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Leading change

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Telecommuting, gig work and Big Data are just some of the trends changing the workplace. Here’s how to adapt and lead in the new year.


This story appears in the January 2016 digital edition of SmartReport on Leadership. Click here to access this free magazine.


Many of us went to work today without seeing our bosses, and perhaps without leaving the house. Maybe we worked set hours, or maybe we worked whenever we wanted. Some communicated with dozens of people without saying anything out loud. Many of us used some kind of company-supplied device that helps us do our jobs but also tracks us — possibly without our realizing. Some or all of these things happened at offices, in company vehicles, at homes, at local coffee shops or in co-working spaces.

Many of us work long hours but aren’t full-time employees; some of us want to change that, while some employers don’t. Do we work for our contractor or franchisee, or for the parent company? How much should people be paid per hour? When should someone get overtime? Oh, and there’s the health care law that’s still being implemented. Cities, states and federal agencies, as well as the federal courts, are considering all of these issues while the public tries to wrap its mind around the concepts and employers decide whether to play offense or defense.

Some of us still have old-style performance reviews, but more and more people don’t. Some companies don’t even want to have management, fixed hours, vacation policies, offices or job titles. The alternatives are sorting themselves out, but they and almost anything “formal” we do at work increasingly run through some kind of software. So what happens when you report to an algorithm instead of a human?

It’s not just the core of work that’s being affected. Business travel isn’t the same. Does it make sense to go to that old-line hotel when Airbnb exists, to take taxis and private cars when Uber and Lyft are ready to get you there? How is your company handling that shift? Does it trust employees to turn in only the business-related receipts (digitally, of course)? Hint: Uber wants to help.

Even our health and home life are now employer concerns, especially at bigger companies that want to make a splash with generous parental leave, sick leave and scheduling policies. But many of us have none of those benefits or a meager version. What’s the cost of losing (or never getting) talented people because of your leave policies or because you offer hourly employees no scheduling flexibility?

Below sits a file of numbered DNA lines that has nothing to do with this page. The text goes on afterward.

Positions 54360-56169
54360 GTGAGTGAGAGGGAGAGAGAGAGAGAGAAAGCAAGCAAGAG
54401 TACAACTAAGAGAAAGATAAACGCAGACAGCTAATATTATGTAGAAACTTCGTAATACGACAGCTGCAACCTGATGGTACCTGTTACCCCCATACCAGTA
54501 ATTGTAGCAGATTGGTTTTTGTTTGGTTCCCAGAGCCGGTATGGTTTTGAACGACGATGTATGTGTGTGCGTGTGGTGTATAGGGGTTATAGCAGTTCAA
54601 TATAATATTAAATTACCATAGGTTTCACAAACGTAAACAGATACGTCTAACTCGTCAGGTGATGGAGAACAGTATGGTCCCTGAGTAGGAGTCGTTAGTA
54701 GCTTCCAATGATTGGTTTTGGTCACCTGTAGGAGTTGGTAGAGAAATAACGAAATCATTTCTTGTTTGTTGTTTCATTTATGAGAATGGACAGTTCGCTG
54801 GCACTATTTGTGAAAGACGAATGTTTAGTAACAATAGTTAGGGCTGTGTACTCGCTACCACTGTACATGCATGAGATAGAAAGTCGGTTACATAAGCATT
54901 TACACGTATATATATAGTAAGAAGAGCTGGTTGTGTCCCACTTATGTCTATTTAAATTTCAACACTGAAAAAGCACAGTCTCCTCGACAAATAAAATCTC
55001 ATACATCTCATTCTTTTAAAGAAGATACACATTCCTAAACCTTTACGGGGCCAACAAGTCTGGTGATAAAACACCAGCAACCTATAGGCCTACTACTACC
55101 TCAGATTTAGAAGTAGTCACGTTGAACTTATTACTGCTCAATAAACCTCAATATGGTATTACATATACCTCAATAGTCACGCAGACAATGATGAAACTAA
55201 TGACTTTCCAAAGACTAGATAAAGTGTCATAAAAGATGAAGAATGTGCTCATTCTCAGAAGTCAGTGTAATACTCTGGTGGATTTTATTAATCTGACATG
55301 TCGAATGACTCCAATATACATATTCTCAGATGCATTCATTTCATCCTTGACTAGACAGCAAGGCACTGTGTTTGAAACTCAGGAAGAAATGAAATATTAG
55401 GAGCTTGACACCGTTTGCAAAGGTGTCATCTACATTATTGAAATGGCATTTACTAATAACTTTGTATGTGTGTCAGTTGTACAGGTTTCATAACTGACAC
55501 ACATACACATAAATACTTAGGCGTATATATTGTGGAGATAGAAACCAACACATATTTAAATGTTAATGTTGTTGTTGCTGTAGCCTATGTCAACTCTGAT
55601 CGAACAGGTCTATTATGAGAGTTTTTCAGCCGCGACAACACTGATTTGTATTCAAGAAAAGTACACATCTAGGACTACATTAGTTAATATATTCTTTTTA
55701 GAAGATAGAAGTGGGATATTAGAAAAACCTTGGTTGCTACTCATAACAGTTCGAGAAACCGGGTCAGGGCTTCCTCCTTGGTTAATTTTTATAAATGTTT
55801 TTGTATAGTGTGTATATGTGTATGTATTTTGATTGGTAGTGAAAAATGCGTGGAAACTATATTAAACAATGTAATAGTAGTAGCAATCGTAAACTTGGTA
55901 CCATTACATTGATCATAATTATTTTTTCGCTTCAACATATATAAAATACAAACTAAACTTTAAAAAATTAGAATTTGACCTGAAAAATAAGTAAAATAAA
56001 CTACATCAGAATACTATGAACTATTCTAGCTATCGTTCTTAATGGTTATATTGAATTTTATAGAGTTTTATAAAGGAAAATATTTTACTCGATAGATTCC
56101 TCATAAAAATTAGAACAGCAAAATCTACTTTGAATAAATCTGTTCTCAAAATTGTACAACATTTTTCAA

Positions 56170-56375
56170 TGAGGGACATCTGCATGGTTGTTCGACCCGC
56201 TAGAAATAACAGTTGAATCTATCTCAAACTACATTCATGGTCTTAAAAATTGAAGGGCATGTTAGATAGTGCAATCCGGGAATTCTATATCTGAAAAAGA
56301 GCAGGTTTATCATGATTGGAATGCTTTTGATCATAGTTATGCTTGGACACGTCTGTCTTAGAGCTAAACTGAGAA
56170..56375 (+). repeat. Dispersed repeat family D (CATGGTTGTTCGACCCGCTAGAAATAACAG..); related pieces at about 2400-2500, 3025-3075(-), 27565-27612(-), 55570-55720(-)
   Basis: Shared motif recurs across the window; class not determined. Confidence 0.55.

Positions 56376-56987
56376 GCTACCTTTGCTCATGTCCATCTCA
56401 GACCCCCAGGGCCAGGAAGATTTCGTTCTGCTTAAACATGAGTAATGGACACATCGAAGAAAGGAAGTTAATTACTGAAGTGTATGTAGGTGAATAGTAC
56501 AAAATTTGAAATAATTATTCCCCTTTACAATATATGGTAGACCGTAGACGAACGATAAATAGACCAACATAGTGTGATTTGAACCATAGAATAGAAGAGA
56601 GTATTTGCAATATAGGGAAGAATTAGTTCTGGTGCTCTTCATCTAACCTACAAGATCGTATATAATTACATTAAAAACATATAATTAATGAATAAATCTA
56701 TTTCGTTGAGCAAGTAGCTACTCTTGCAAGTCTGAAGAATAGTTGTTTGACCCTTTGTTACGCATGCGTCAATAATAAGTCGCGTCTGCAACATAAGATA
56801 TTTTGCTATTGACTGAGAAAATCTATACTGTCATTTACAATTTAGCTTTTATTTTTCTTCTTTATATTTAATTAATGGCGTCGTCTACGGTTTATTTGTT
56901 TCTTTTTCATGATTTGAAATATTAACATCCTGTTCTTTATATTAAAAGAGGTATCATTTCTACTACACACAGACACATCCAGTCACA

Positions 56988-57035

On the positive side of workplace wellness, many organizations are determined to help employees be healthier, for everyone’s benefit. Enter company-issued fitness devices and other perks. Sure, they are fun, but they are also a treasure trove of data for employers — and potential legal liability. And do doctors even care how many steps you’ve walked?

Finally, let’s not forget the familiar tropes of “millennials!” (and the generation right behind them), Big Data and the human element of work, which refuses to disappear even as computers or robots encroach on our jobs.

This isn’t the future of work. It’s the now. What are you doing about it? How will you ensure your company is ready? How will you lead?

Here are a few areas managers and employers will want to focus on this year:

What is an employee?

This is not a philosophical question. If you have 45 full-time-equivalent employees, for instance, hiring five more will become a major financial question this year with the latest provisions of the federal health care law. Hiring 1099 workers or full-timers means tax withholdings, paying unemployment tax and various other benefits — or not.

At the same time, you can try to call all your workers independent contractors, or freelancers, or whatever, but you might get sued over your creative definition, like Uber, or find that you can’t provide the level of service and training you promised, as some startups have discovered.

And even if you settle the question of what kind of worker you wish to hire, you may have to deal with updated overtime rules. And if you have franchisees, you may need to brush up on joint-employer law.

Part of the issue is that the workforce has evolved faster than our definitions. There’s little agreement on the number of “gig economy” workers, for instance, because people can file taxes and declare themselves in myriad ways. Some people want the flexibility of being a 1099er, such as retirees looking to keep active, while others desperately want full-time work but are seeing only “flexible” part-time employment devoid of benefits and useful flexibility.